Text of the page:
Arleen Spenceley‘s book is a book I wish I had in high school.
It’s a book I wish every person had to read in high school.
Catholics have a notoriously bad habit of equating chastity with abstinence and that is a problem because chastity is more than just not having sex until you are married. Chastity, according to the Catechism of the Catholic Church is the “successful integration of sexuality within the person and thus the inner unity of man in his bodily and spiritual being.”
Chastity helps a person develop self-control. People are not their desires. People are bigger and better than their sex drives. Chastity isn’t a no. It’s a yes. A yes to a fuller and more complete existence. To paraphrase the catechism, a person can govern their passion and find peace or is governed by their passion and learns unhappiness. (CCC 2339)
I’m not as eloquent or as well-educated on the topic of chastity as Arleen is. I have 10 years of catholic education under my belt and the entire time I was in high school I was taught about not having sex until marriage because, pregnancy and STIs (although, they were still diseases and not infections when I was in school), but I was never taught any theology of the body or chastity. Heck, we didn’t even have a class set of Catechisms.
So ultimately, I’m just sad that Arleen’s book wasn’t around when I was in high school or university. Her book is a perfect balance between anecdotes and truth bombs. Chastity leads to more fulfilling relationships. It builds friendships based on virtue and common goals.
I really liked the discussion on virtuous friendships in the book. I had never heard of this concept before and it was kind of earth shattering. Friendships and relationships are not about what you can get from the other person, which I knew, and I knew the purpose of a marriage (a true marriage) is to bring your spouse closer to God, but it never dawned on me that this can be true for all of our friendships and each of our vocations.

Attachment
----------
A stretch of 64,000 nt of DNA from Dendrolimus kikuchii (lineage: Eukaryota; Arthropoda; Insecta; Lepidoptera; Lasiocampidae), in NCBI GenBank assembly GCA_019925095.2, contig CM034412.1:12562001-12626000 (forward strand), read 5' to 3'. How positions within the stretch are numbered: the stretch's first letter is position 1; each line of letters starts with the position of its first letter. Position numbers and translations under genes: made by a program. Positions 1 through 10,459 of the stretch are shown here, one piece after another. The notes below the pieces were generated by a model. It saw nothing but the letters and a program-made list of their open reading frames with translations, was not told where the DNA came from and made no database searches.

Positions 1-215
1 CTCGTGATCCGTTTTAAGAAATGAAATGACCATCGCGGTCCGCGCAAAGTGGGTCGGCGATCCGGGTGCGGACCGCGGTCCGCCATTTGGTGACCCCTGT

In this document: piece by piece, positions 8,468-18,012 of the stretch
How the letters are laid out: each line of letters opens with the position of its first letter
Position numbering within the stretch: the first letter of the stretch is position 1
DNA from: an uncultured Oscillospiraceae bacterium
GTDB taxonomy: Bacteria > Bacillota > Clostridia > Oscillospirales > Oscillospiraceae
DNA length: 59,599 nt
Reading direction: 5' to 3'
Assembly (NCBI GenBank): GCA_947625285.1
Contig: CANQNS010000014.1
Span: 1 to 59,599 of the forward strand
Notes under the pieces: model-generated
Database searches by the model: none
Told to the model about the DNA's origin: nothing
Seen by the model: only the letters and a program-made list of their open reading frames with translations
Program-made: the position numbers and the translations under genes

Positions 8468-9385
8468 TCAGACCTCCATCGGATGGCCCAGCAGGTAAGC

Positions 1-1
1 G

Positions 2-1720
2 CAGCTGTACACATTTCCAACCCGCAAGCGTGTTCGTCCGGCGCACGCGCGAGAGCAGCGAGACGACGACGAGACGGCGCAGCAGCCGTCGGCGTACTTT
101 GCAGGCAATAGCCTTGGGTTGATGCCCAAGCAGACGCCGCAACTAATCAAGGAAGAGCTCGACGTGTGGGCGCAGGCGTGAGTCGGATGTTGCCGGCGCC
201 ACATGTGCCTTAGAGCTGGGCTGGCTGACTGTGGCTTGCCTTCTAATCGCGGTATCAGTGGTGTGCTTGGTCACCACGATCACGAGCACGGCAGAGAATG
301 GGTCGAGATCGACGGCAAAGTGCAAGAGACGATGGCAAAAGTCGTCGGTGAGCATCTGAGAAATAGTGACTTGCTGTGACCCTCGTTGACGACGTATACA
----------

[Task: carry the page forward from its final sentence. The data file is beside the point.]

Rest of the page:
I listened to a great podcast today with Arleen over at Fountains of Carrots and I’m not a podcast listener but I’m an unashamed Arleen Spenceley fangirl so I listened to this one, and during it she dropped this line and I just loved it:
Chastity teaches us self-control. Vocations, when we follow God’s will in our life, teaches us self-giving and giving our lives back to God. Our lives are not our own, we were created with infinite value and specific purpose. Chastity helps to drown all of the noise and static to focus on the good and the important so we can know our true calling and purpose.
Chastity is the reason that some of us, even in our late 20s, are okay being single. Chastity is the reason that not being in a relationship is not a problem. I’ve met people my age or older who don’t know how to exist when not in a relationship and their entire life purpose is finding a boyfriend or “getting laid” and don’t understand why I don’t have the same desperation. Chastity makes your life more than just your sex drive. It helps you find a life that fills you, it helps you develop deep, intimate friendships, it helps you build a community.
More importantly, chastity, like modesty, help men and women be friends without expectations. Romantic relationships can grow out of chaste friendships but chastity is more than sex. Chastity is about life-affirming, life-sustaining, life-giving love. And in the society we live today, it’s a message more women and men need to hear.
Chastity is a message that more people need to hear and that is why I’m so happy this book exists and I’m so glad it’s accessible to everyone. It’s not lofty or condescending, it’s a quick and easy read (took me less than 24 hours to read it) but it doesn’t sugar coat or hide the truth and that’s why it is important.